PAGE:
Coppa's girl said...

I can't really remember where I was on that fateful day. Except that by evening the whole world was glued to their TV sets watching in disbelief, and fear - could it happen here too?
Oh - tyres on a JCB to sniff, Sophie you lucky girl - Inca is green with envy!
The video for the Cheval Blanc left me wondering if it was a promotional for the girl, rather than the hotel.

WFT Nobby said...

Clouds gathering over the village pond. An ominous sign for the imminent fall out of the court case?
Rather boringly, I was at work chairing a meeting with an always awkward co-venturer group on 9/11. Two days later I record in my diary relief that a difficult colleague was stranded in Houston for a few more days. Rather unfeelingly I wrote ("every cloud has a silver lining").


Angus said...

The week before I'd been to see Fiduciary Trust. To this day the most impressive offices I've ever see. Triple/quadruple height ceilings. They had a telescope in reception where you could see the traffic far away on the Hudson. The boardroom looked across to the South Tower. Some of them joined me for lunch in Windows. I still have the Amex receipt which is kept for some inexplicable ( there but for the grace of God ) reason. The Head of Research was one of the kindest, gentlest men in the business. A true gentleman in the purest sense of the term. That night I met a local Scots farm lad in the bar of the Royalton. Something I did from time to time to reassure his parents. He was enjoying life as trader in the big City far away from the cottage in the Mearns. Blue tab collar and yellow silk tie a sign that he was assimilating into American life. Roll on a week to the 12th and it was a trip to the parents to reassure them not to worry and that when the phones were working again he'd be sure to call. It was not to be. The serendipity of time and place.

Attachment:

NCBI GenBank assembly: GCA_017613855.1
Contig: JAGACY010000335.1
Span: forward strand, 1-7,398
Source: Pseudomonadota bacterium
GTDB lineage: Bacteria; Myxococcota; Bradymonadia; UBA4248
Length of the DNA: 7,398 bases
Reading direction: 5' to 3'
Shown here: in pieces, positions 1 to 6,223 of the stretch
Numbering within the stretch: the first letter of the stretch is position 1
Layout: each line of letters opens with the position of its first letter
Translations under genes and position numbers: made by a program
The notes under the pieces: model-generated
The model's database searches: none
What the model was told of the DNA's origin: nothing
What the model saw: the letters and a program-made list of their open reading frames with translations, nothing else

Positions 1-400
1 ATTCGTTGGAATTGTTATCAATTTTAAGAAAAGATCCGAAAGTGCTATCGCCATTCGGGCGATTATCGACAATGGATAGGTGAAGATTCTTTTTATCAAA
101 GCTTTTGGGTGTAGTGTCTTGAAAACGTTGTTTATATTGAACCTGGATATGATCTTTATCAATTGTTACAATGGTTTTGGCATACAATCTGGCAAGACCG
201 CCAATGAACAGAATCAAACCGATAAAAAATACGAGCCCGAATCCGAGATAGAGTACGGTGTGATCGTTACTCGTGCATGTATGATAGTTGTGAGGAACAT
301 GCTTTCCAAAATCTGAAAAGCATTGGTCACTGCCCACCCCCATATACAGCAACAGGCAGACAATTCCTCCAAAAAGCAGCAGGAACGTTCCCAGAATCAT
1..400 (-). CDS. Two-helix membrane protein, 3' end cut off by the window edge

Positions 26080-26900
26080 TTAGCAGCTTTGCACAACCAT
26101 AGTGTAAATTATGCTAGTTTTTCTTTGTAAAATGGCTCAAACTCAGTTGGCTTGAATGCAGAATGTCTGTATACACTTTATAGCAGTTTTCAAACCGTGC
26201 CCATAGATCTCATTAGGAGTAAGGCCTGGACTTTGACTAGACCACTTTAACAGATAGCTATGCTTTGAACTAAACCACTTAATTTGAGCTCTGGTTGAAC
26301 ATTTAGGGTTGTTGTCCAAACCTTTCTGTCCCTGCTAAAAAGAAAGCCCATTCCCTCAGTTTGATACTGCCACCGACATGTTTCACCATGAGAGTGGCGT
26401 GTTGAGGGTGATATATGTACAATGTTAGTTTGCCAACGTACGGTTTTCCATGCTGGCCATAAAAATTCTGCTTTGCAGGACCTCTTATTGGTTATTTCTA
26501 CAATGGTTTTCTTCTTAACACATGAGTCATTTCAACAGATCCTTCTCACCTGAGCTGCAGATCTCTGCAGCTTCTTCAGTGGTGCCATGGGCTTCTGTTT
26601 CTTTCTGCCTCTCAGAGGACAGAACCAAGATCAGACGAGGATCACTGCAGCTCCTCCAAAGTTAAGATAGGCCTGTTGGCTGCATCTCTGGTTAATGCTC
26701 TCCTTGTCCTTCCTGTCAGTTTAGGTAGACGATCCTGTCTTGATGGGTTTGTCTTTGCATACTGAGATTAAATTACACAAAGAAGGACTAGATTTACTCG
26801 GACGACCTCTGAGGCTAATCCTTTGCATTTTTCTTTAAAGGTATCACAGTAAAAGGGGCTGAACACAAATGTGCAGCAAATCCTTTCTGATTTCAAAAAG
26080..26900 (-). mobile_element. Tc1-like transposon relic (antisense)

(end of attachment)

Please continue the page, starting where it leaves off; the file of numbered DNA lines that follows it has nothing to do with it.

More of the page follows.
paphosmuseum said...

I was at work in my legal office in Aberdeen. I used a forum, hosted by Fodor's, the travel guide people. It was as much about the chat as the teacel and I ran it in the background all the time. At the back of lunchtime it lit up. I couldn't get onto the BBC website, which has crashed through the overload, and I followed the whole thing unfolding through my online friends in the US.

As Lisa, the initial thought was that it was a light plane.

The Dunblane massacre- presumably because of proximity- pips it for horror for je, but nothing, not even Brexit, in my adult life, has affected me so much.

Camille said...